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Dear Workforce How Do We Develop Behavioral Competencies?

Our financial services company is changing its performance appraisal system to place greater weight on behaviors, rather than the quantity of an employee's work. How can we develop behavioral competencies that are objective, fair and help us know who is performing well and who isn't? We have tried things like attendance/readiness to work in the past, but those metrics didn't always tell us much about actual performance.
July 28, 2011
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Related Topics: Behavioral Training, Workforce Planning, Dear Workforce
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Dear Nonplussed:
Performance-appraisal systems could significantly help elevate an organization's level of success. While there are many types of systems, those that focus on behaviors are the best. Behaviors can be measured and evaluated to determine whether an employee has risen to the occasion. There are a number of ways to determine behaviors that makes sense for the organization, department and employees:
Examine core competencies. Each job has specific core competencies that make it unique and different from other jobs. By looking at core competencies, you can determine which behaviors best match the position.
Review jobs. By taking a fresh look at the job, the behaviors that compose the job will come into focus. Meet with people who do the job and others who are affected by the job to gain insights.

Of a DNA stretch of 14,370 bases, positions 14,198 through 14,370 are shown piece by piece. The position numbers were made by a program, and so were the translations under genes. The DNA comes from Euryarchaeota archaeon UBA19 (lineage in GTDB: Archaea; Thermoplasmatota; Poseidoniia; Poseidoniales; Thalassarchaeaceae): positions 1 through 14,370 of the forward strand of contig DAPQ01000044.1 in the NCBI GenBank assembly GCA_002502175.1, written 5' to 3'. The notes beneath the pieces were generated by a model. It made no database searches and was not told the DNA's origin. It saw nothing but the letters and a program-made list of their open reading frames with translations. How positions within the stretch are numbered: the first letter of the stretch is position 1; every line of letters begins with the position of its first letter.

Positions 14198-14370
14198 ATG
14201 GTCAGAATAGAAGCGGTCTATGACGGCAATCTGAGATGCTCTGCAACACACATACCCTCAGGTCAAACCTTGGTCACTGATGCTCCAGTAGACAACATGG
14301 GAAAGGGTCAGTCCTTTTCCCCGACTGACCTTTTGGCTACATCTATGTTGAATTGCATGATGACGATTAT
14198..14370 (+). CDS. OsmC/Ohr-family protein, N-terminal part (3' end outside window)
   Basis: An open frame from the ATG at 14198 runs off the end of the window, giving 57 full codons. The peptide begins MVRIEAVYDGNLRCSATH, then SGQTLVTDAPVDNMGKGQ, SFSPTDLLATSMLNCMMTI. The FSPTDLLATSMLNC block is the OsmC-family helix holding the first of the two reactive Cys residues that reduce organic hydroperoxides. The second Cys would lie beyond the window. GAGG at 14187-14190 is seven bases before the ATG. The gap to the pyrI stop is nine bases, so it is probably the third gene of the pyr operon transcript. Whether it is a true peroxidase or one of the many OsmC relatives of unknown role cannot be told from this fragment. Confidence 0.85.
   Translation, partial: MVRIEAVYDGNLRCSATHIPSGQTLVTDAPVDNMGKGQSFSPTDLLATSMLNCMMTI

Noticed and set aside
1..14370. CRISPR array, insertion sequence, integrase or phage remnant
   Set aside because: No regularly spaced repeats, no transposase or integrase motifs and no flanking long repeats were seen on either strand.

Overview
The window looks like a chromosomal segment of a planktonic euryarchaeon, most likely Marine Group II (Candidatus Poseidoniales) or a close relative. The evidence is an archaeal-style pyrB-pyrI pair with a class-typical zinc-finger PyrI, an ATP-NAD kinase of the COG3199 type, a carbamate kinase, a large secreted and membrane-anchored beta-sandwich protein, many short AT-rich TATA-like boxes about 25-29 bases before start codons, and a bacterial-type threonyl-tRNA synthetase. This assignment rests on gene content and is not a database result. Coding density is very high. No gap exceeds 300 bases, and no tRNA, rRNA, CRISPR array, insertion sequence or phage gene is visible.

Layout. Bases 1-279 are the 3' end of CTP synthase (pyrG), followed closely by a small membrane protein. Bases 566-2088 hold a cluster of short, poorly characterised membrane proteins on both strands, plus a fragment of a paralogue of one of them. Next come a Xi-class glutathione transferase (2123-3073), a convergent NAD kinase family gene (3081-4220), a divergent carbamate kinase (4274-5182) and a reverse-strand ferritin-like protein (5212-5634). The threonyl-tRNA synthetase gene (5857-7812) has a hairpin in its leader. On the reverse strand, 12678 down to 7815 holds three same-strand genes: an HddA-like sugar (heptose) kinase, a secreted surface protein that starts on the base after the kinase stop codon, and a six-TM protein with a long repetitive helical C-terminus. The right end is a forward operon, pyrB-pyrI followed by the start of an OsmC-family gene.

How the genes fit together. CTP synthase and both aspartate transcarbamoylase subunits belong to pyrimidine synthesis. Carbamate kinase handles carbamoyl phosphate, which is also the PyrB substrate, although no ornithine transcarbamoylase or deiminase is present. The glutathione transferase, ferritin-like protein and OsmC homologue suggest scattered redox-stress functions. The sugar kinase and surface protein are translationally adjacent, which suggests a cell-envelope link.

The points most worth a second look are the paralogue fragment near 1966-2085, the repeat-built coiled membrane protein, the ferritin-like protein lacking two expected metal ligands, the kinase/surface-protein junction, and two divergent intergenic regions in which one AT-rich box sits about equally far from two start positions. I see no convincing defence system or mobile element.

Emphasize outcomes. Performance outcomes can play a significant role in developing your system. For each job, think about the key outcomes that need to be accomplished.
Make it measurable. Behaviors need to be observable and defined within the context of the work and culture.
Make sure you have strategic alignment. Take time to review your strategic plan and think about how specific jobs play a role in achieving the strategy.
Take a strengths-based approach. Determine areas where people excel. Examine ways in which people naturally do good work.
Champion role modeling. Take a look at the organization's high performers. These are the folks who get things done, are viewed as role models and can be helpful in determining specific behaviors for success.
SOURCE: Dana Jarvis, Duquesne University, Pittsburgh
LEARN MORE: Here is a list of workforce competencies that companies often seek to hire or develop.
Workforce Management Online, July 2011 -- Register Now!
The information contained in this article is intended to provide useful information on the topic covered, but should not be construed as legal advice or a legal opinion. Also remember that state laws may differ from the federal law.
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 The information contained in this article is intended to provide useful information on the topic covered, but should not be construed as legal advice or a legal opinion. Also remember that state laws may differ from the federal law.

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